If you have questions, email Marjorie George at marjorie.george@dwtx.org.

We welcome your comments.

Making the Psalms Our Own

The words of the psalmist slowly seep into the consciousness of those who pray them. “As David confesses his sins, those who pray with him confess their own.”

In our first apartment as a married couple, one of the things I set out on the living room coffee table was a book on the psalms. It was stylized as a kind of first-aid collection for the soul: “If you are feeling troubled, read Psalm 3. If you need forgiveness, read Psalm 51 . . .”

I was interested, at the time, not in actually learning from the psalms as much as convincing my guests of my religious acumen.  Besides, the colors on the book’s front cover fit right in with the rest of the apartment’s décor. 

Turns out, however, that my little flirtation with the psalms was not wasted. I did reach into the medicine chest from time to time, pulling out balm to sooth life’s wounds or applying a little peppermint for rejuvenation.  At the same time, the contours of my spiritual life were being formed by the weekly Sunday recitation of the psalms in church, whether or not I comprehended their full intent or knew from whence they came.

We frequently imitate that with which we become most familiar. That is why the ancient church prayed the psalms again and again, points out Renovare’s Chris Hall in The Psalms: Our Prayer Mentor. “As we pray the psalms, the dispositions of the psalmist become our own,” he says. Repetition of the psalms is a gift of the monastic community – where the entire Psalter is sometimes prayed every day – to the larger church. 

The words of the psalmist, says Hall, slowly seep into the consciousness of those who pray them. “As David confesses his sins, those who pray with him confess their own.”

Thus, the particular-ness of the psalms’ universality doesn’t just teach us; it shapes us.

The Psalter becomes the prayer of the individual who reads it, said Athanasius in his Letter to Marcellinus.  “In the other books of Scripture we read or hear the words of holy men as belonging only to those who spoke them, not at all as though they were our own; and in the same way the doings there narrated are to us material for wonder and examples to be followed, but not in any sense things we have done ourselves.”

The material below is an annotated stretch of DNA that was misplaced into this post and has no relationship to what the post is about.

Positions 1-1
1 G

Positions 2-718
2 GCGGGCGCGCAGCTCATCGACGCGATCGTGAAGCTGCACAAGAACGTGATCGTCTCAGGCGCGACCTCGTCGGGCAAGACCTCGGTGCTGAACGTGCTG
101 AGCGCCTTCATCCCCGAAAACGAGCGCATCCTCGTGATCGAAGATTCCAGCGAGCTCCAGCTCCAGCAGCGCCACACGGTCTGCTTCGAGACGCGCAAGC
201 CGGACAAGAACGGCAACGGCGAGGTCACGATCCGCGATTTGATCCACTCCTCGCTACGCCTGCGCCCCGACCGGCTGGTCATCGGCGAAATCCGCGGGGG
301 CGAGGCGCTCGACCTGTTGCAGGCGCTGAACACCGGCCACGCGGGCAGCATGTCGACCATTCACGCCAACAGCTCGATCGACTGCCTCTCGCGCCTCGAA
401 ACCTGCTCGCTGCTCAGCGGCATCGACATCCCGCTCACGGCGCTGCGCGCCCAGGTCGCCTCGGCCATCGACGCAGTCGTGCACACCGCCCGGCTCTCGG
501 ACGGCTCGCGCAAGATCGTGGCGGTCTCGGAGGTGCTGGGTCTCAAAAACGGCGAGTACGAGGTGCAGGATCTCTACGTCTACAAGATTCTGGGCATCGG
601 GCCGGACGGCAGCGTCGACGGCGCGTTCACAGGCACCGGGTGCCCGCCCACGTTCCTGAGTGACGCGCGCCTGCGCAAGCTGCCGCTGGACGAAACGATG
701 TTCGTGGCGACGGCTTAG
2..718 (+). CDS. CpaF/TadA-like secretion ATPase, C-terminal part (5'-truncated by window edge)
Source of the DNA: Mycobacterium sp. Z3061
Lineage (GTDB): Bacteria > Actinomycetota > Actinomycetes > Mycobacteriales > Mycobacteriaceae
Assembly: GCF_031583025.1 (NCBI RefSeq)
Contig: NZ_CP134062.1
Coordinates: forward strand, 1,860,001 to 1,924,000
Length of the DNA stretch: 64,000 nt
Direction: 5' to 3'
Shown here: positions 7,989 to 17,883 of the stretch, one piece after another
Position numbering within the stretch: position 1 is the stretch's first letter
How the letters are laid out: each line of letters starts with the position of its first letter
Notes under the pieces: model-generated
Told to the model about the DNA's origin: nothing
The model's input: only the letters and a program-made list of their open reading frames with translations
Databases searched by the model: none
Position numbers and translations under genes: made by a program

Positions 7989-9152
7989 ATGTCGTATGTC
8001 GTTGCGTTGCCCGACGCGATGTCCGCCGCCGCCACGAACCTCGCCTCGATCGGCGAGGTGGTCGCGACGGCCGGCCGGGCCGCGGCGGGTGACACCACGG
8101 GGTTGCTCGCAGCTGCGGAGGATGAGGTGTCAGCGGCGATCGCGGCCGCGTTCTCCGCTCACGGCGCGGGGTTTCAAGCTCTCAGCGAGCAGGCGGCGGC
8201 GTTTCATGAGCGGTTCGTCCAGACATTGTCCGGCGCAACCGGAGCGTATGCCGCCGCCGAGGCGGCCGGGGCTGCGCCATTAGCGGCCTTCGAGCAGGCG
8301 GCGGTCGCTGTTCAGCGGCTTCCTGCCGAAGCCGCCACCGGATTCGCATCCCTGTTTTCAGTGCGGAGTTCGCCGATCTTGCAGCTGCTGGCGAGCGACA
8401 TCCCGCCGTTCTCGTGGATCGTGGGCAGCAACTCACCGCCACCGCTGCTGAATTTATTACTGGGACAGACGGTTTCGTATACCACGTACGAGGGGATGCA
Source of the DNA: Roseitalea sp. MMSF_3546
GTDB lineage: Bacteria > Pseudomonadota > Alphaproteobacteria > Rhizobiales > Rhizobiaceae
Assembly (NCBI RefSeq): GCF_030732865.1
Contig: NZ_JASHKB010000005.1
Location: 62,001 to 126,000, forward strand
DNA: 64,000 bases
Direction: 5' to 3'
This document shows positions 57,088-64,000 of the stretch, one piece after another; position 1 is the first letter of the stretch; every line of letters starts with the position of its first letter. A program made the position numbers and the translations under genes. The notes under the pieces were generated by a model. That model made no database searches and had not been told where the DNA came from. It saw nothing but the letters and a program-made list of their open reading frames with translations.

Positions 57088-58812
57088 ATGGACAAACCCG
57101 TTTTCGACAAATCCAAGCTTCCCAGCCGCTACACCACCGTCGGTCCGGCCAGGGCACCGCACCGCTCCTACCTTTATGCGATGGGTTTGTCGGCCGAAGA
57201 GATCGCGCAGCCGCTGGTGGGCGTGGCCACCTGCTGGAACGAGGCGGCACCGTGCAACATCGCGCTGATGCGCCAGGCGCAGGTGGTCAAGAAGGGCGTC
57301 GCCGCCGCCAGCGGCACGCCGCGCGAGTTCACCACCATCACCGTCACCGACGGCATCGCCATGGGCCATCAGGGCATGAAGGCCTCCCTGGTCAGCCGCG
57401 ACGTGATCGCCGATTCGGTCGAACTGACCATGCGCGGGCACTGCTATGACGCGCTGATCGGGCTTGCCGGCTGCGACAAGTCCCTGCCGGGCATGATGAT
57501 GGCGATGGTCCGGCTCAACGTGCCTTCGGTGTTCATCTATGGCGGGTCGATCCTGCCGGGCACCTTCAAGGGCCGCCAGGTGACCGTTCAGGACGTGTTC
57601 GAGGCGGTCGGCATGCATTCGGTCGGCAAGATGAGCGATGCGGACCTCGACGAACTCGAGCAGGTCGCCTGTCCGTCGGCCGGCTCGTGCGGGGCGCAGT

With the psalms, however,  “It is as though it were one’s own words that one reads; and anyone who hears them is moved at heart, as though they voiced for him his deepest thoughts.”

Furthermore, the Psalter can be likened to a garden with a panoply of specimens. The collection of psalms, says Athanasius, “Is a garden which, besides its special fruit, grows also some of all the rest.”   

 Let whoever reads this Book of Psalms take the things in it quite simply as God-inspired; and let each select from it, as from the fruits of a garden, those things of which he sees himself in need. For I think that in the words of this book all human life is covered, with all its states and thoughts, and that nothing further can be found in man. For no matter what you seek, whether it be repentance and confession, or help in trouble and temptation or under persecution, whether you have been set free from plots and snares or, on the contrary, are sad for any reason, or whether, seeing yourself progressing and your enemy cast down, you want to praise and thank and bless the Lord, each of these things the Divine Psalms show you how to do, and in every case the words you want are written down for you, and you can say them as your own.


This week concludes our study of the psalms.  However,  the study will remain on this site for the foreseeable future. On the main page of the study you will find links to each week’s session as well as daily reflections for Holy Week and a bibliography.  Find it here.

As always, we invite your comments and suggestions for future studies. Email to Marjorie George at marjorie.george@dwtx.org or leave a reply below.